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Around 3,100 Toronto customers still without power

Toronto Hydro crews worked throughout the night and day to restore power to 25,000 customers who were left in the cold and dark after a storm hit the GTA Tuesday afternoon.

As of 7 p.m. Wednesday, 3,100 customers were still without power. Toronto Hydro said that the restoration efforts will continue throughout the day but some people may not have electricity until midnight, though a handful of cases may persist into Thursday morning.

The power outages had been affecting subway service on the Bloor-Danforth Line 2 between Warden and Kennedy station as well as Scarborough SRT Line 3. Service was suspended for several hours due to “hydro-related signal problems” but has since been restored.

The Toronto District School Board has been redirecting students at a dozen schools affected by power outages. The Markham campus of Seneca College was also closed until noon.

Toronto Fire Services began responding to reports of 23 transformer fires and 25 pole fires across the city around 6:30 p.m. last night.

At a press conference on Wednesday, Toronto Hydro CEO Anthony Haines said that more than 50 pole fires caused outages Tuesday night. Haines said normally a pole fire might break out once every two weeks.

Four hydro stations had similar problems Tuesday night, Haines said, which resulted in large-scale outages before they were resolved “quite quickly.”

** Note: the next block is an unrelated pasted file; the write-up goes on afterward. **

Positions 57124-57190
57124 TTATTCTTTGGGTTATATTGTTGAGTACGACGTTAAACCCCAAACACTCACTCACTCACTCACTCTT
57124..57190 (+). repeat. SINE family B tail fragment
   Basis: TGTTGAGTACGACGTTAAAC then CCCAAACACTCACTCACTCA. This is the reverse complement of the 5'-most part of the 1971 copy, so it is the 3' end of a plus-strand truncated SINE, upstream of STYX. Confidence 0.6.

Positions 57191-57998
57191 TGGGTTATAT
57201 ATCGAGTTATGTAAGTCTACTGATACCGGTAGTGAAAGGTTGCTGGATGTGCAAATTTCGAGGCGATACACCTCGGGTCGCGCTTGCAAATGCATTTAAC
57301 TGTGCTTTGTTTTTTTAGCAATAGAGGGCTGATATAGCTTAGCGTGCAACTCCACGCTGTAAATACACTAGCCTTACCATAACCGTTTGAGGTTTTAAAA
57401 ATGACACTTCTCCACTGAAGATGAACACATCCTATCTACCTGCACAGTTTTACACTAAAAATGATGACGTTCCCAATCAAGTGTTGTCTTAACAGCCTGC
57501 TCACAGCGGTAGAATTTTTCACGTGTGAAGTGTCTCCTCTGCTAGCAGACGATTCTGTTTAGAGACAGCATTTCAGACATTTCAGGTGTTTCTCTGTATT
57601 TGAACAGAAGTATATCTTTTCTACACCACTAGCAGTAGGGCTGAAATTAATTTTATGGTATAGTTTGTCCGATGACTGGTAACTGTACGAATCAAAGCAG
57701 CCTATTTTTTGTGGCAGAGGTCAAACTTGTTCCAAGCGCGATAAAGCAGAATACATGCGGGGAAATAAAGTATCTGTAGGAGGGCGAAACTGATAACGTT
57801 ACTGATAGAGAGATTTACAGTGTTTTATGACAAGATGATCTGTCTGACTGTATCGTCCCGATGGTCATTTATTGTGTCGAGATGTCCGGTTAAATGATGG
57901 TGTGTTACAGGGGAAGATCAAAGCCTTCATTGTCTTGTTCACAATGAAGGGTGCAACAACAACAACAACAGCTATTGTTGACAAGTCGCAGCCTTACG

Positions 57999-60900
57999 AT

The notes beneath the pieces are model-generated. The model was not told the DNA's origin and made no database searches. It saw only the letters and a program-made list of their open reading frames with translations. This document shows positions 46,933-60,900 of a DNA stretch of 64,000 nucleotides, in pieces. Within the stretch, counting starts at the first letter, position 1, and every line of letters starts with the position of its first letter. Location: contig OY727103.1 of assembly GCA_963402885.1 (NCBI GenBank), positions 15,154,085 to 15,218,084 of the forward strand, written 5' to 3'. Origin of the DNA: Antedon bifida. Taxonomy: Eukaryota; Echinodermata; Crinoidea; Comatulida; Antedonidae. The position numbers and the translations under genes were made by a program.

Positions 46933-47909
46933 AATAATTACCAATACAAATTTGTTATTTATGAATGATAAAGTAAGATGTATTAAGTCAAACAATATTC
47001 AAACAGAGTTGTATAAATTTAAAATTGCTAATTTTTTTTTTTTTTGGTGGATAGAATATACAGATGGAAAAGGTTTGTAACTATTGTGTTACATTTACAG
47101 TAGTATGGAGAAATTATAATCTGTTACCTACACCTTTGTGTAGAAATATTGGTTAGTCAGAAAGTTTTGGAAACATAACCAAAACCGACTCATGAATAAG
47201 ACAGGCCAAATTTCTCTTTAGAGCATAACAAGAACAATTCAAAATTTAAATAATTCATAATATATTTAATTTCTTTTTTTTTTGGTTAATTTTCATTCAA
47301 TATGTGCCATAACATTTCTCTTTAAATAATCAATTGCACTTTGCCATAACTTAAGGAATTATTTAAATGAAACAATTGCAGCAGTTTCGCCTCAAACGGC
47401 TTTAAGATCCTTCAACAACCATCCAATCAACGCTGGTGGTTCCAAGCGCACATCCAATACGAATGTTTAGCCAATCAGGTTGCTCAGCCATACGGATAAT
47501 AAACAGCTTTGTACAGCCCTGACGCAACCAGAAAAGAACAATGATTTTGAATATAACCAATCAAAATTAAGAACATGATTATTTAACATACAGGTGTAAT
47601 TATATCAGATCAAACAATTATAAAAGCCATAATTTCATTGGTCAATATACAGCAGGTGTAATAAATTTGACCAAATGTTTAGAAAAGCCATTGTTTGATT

Toronto Hydro said the pole fires were caused road salt kicked up on to the poles by vehicles mixing with freezing rain. Salt water is a good conductor, and, in this case, caused electricity to track down the poles and ignite the dry wood underneath.

Toronto Hydro said it normally washes salt from the poles, but cleaning can only be done when the temperature is above 10 C. The long cold stretch prevented any cleaning this winter.

The number of outages, originally at 25,000 by 11 p.m. Tuesday night, spiked to 35,000 and continued to rise throughout the night.

“At one point we had 87,000 people down,” said Brian Buchan, spokesperson for Toronto Hydro. “We had supply issues from Hydro One. They were having similar issues as we were having and when they go down, we go down.

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